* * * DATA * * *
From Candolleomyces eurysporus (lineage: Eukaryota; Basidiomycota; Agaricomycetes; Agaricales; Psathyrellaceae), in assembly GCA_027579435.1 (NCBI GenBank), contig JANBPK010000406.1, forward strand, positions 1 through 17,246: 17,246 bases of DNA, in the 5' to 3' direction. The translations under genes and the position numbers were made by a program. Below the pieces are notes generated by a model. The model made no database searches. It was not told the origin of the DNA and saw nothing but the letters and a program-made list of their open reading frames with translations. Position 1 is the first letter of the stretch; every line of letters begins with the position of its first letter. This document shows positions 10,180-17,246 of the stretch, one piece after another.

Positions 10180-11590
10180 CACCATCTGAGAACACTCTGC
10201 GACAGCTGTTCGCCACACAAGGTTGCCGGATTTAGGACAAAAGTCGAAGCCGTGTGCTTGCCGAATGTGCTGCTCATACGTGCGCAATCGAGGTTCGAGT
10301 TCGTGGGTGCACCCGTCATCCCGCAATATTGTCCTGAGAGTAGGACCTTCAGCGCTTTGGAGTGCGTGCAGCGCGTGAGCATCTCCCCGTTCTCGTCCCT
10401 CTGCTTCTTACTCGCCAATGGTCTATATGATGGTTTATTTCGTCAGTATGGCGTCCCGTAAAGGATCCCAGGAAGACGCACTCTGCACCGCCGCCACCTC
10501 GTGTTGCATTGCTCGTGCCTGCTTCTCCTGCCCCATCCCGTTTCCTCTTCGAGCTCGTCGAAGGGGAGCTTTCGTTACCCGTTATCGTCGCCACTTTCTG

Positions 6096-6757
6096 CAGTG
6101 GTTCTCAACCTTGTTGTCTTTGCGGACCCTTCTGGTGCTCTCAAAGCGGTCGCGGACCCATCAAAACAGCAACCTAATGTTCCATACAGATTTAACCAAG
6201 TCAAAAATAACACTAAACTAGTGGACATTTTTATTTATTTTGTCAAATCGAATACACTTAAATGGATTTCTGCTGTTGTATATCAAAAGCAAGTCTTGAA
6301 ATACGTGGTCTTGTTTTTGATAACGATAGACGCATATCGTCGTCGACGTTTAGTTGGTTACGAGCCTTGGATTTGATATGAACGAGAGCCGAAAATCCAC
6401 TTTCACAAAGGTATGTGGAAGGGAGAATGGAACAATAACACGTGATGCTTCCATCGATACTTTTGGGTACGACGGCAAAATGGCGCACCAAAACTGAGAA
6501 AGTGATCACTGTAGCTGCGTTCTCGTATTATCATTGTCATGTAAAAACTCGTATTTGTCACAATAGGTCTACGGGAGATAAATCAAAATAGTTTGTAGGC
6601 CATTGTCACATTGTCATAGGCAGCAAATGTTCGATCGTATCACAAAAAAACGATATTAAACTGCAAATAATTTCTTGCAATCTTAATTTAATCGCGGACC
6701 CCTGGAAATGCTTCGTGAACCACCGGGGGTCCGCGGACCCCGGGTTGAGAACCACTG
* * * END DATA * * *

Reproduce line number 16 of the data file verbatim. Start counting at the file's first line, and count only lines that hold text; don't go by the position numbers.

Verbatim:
6701 CCTGGAAATGCTTCGTGAACCACCGGGGGTCCGCGGACCCCGGGTTGAGAACCACTG